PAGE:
The summer break is approaching. Would you please share with me the Torah’s teachings on vacationing, and is there even such a thing as taking a vacation from Torah?
Thanks for this very timely and important question.
The answer is yes, we take time off from Torah, providing that such time off is for the Torah.
When a person eats, or sleeps or works, for example, he is usually not involved directly in learning. If a person does this solely to eat, sleep or work, these acts are merely physical and he therefore lives a very material life. However, if a person engages in these needs with the intention of being able to better serve G‑d, learn Torah and do His will, these otherwise physical acts are elevated to mitzvot and thereby constitute part of a spiritual life.
Therefore, taking time off from learning, when needed to rejuvenate one’s strength, and with the intention of directing that rejuvenation back into learning, is not only permitted, but the actual “time off” is considered a mitzva.
But this idea can actually be taken a step further. Since a person can’t live without sleep, for example, and he can’t learn without life, sleeping in the right measure and with the right intention is actually tantamount to learning. This idea was stated by the Sages (Menachot 99b) in the following teaching: “One who refrains from Torah maintains Torah”. Here, the Sages condoned taking time off from Torah when needed, and that such “off time” is, for all intents and purposes, considered “on time”.
Another way in which vacation time can be used for G‑d is expressed by the Rambam who wrote (Deot 4:1,2,14), “It is a way of serving G‑d to have a healthy body, since it is most difficult to develop spiritually when one is sick. Therefore, one must refrain from activities and foods which harm the body, and perform activities that strengthen the body. Exercise and a proper diet help preserve the body, while idleness and an unhealthy diet harm it.” In this way, utilizing the extra time on vacation for healthy eating and activities, in order to get into shape and restore one’s strength and vigor, would not only be permitted, but also a mitzva.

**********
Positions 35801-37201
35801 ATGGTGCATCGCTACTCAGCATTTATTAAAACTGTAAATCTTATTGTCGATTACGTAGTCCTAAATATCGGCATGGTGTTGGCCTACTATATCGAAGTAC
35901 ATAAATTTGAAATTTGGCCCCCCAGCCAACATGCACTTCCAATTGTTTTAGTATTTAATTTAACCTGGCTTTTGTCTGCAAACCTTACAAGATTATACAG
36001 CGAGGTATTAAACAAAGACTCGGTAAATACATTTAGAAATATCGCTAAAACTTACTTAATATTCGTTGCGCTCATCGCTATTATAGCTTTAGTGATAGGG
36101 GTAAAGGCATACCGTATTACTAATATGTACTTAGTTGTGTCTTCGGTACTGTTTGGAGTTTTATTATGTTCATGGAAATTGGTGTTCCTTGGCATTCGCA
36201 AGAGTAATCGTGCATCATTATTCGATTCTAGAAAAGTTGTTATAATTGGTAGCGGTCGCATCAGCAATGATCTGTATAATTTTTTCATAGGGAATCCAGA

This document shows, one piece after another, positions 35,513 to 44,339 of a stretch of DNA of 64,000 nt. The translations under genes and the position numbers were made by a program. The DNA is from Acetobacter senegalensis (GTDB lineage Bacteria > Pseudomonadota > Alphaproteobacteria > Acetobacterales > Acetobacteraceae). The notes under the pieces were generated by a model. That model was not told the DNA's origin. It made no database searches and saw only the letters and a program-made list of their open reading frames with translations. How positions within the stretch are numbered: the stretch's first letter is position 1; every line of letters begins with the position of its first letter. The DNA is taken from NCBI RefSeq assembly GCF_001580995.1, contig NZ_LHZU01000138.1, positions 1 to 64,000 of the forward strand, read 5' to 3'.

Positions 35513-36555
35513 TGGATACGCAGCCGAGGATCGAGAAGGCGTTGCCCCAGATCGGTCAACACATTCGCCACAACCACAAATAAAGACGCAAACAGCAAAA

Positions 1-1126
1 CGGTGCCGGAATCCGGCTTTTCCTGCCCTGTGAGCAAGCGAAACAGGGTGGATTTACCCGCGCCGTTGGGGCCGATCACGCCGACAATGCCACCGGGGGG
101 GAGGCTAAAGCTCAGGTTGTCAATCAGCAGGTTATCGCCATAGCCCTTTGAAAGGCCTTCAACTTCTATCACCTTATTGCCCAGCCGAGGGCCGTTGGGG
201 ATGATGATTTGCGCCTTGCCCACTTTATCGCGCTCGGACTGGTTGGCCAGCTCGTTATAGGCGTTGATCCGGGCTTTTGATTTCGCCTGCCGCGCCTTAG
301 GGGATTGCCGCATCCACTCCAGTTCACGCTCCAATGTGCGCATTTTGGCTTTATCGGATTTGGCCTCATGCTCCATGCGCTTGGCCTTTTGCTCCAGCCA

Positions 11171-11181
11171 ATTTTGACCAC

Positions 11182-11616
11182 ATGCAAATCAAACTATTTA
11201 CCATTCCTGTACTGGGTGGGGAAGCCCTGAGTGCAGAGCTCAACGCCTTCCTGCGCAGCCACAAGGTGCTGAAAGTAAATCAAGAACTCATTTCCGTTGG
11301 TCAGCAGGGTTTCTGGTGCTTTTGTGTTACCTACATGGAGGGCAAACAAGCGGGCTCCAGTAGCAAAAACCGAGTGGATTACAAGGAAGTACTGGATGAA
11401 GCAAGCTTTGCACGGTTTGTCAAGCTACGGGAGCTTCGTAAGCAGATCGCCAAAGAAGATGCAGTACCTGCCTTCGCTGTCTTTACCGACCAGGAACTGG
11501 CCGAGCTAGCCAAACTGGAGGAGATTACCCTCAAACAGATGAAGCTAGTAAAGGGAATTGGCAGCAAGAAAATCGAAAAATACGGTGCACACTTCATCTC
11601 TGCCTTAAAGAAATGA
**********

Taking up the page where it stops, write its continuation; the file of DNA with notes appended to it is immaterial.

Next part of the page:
Just as our normal routines generally limit our opportunities for exercise and other healthy outlets, so too do they confine us within a certain sphere and context of activity. Vacation time affords the possibility of changing scenery, getting out to nature, learning new things about G‑d’s world and the like. This opportunity to experience, contemplate and appreciate anew the wondrous Creation offers a spiritual breath of fresh air that rejuvenates our connection and commitment to G‑d, which we can then re-infuse back into our normal routines.
A final point to consider regarding the value of a vacation from the Torah perspective is that it offers an opportunity to put into practice and actuate the teachings of the Torah in ways, places and among people that we don’t normally encounter. This deepens one’s own observance, demonstrates the practical aspects of the Torah for one’s family, and can serve as a kiddush HaShem, a sanctification of G‑d’s name, to those unfamiliar with Judaism.
So there are many ways in which a person can take a vacation for, not from, Torah. Whether one is resting to rejuvenate, refraining in order to maintain, increasing activity to gain strength, making excursions to enhance appreciation, or creating new contexts for observance, if it’s for G‑d – it’s a Torah vacation.